Sir Philip Green's "main purpose" in selling BHS was to delay the collapse of the department store chain and avoid taking on liability for its insolvent pension schemes, the Pensions Regulator has said.

The watchdog made the claim in a report detailing the deal under which Green agreed to pay £363m ($465m) to rescue the BHS pension schemes.

BHS filed for administration in April last year, resulting in 11,000 job losses. Its demise left a £571m black hole in its two pension schemes.

The company was bought by Dominic Chappell's Retail Acquisitions in 2015 for just £1 from Green, even though Chappell had been declared bankrupt twice before and had no previous experience in retail.

The Pensions Regulator observed that the pension schemes swung from a surplus in 2006 to a significant deficit at the time of the sale in 2015.

The report said: "We argued that the main purpose of the sale was to postpone BHS' insolvency to prevent a liability to the schemes falling due while it was part of the Taveta group of companies ultimately owned by the Green family, and/or that the effect of the sale was materially detrimental to the schemes."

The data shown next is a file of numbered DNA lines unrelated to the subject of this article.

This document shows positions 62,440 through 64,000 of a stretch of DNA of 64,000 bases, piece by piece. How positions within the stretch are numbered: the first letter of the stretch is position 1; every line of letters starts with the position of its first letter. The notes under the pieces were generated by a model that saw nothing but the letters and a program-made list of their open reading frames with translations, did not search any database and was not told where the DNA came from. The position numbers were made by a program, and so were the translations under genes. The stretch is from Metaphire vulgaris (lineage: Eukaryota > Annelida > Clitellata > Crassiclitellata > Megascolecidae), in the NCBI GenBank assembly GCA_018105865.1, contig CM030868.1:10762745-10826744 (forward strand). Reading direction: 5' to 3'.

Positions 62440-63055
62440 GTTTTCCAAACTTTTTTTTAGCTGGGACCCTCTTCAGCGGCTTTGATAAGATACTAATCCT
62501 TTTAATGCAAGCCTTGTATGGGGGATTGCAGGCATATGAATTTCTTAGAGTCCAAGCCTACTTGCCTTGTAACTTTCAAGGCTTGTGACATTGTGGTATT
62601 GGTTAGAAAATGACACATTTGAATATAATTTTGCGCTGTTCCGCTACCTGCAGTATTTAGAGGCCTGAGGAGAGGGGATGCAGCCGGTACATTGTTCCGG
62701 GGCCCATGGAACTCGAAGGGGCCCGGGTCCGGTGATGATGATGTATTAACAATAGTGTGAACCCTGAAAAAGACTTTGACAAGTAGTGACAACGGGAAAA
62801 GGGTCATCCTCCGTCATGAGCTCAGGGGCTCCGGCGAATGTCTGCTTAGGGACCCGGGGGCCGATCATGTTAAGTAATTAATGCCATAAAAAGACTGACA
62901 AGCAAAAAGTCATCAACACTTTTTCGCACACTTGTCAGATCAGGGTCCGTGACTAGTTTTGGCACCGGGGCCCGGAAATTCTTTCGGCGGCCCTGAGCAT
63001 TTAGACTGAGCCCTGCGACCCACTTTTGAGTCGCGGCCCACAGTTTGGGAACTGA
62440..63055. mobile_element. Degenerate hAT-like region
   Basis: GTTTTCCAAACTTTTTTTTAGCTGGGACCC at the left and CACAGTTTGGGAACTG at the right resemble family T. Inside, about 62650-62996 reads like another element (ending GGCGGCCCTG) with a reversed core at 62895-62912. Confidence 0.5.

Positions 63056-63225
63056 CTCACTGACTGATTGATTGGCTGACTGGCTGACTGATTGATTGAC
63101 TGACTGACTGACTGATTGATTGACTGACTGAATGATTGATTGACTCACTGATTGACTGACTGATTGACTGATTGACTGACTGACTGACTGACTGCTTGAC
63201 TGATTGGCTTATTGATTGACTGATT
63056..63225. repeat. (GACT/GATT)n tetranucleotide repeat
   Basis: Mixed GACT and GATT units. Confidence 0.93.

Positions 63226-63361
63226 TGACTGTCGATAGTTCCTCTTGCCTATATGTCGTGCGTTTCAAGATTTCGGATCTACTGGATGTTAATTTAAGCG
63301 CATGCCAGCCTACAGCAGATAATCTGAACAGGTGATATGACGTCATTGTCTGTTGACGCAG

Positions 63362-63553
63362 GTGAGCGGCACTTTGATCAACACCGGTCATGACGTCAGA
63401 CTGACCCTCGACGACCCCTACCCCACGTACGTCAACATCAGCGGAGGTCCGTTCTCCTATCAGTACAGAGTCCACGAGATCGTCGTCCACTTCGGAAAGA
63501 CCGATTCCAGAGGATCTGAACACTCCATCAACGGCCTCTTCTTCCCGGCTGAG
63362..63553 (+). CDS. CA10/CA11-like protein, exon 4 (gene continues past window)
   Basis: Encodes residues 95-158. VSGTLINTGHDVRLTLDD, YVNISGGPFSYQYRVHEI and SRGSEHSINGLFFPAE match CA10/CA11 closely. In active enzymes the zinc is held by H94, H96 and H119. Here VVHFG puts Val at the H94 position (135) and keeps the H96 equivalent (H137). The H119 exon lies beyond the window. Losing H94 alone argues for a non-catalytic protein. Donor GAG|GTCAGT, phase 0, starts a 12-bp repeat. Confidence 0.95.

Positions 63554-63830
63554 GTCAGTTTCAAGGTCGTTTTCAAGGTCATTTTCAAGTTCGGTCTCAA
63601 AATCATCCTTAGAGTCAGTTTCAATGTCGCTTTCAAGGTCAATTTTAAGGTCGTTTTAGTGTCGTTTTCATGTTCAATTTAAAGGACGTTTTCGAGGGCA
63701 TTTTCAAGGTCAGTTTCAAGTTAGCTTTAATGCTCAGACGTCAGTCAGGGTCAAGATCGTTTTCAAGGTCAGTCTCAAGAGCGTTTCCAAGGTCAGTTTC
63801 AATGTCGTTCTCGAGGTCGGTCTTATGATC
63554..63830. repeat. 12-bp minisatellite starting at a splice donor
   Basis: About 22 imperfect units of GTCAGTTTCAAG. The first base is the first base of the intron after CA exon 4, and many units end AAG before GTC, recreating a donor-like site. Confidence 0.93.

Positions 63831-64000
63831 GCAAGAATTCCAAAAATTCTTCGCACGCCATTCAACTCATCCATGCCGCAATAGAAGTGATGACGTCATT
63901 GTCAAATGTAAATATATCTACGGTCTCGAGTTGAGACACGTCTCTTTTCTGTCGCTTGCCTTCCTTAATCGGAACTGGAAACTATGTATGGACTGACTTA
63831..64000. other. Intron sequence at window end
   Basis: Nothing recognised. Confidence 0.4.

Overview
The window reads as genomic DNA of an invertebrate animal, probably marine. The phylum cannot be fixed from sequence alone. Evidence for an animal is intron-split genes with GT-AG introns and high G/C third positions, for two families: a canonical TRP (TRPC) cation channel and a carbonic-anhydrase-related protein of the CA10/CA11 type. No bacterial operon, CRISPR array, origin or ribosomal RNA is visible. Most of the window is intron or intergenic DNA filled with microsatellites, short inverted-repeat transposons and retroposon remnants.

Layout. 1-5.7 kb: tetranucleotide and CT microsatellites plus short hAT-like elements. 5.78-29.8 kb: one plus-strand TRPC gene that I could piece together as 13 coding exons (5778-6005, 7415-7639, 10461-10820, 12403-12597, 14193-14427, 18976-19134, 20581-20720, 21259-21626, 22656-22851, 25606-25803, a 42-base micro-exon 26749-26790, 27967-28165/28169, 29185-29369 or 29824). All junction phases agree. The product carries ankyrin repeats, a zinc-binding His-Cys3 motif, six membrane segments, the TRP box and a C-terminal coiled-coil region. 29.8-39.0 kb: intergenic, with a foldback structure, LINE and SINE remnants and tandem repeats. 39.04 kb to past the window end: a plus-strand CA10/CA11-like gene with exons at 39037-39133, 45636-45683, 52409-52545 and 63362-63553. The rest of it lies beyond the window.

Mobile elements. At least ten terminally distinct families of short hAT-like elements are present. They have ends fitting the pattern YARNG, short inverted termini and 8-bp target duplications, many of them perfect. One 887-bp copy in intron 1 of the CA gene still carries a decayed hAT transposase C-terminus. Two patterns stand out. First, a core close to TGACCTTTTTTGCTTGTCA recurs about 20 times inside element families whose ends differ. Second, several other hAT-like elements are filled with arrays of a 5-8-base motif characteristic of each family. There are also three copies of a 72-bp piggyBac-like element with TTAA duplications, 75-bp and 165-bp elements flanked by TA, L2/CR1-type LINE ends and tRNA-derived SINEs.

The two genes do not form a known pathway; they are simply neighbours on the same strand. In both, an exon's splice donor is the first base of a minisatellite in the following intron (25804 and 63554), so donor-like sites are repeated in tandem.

It said Green was "personally involved" with the schemes at the time of the sale and argued that he should bear responsibility for their insolvency.

Philip Green
BHS's collapse lest year led to some fierce criticism of its former owner, Sir Philip Green Ian West/ PA

Green agreed to pay £363m into the pension schemes in February after months of pressure from MPs, who accused him of removing large sums of money from BHS through dividends and rent during his 15-year ownership of the business.

A spokesman for Green noted that the billionaire had not accepted liability for the insolvency of the schemes as part of the settlement reached with the Pensions Regulator.

"This is the first and possibly the only time that a private individual, who has not been found to have done anything wrong, has voluntarily rescued a pension scheme. The matter is now closed," the spokesman was quoted as saying by the Guardian newspaper.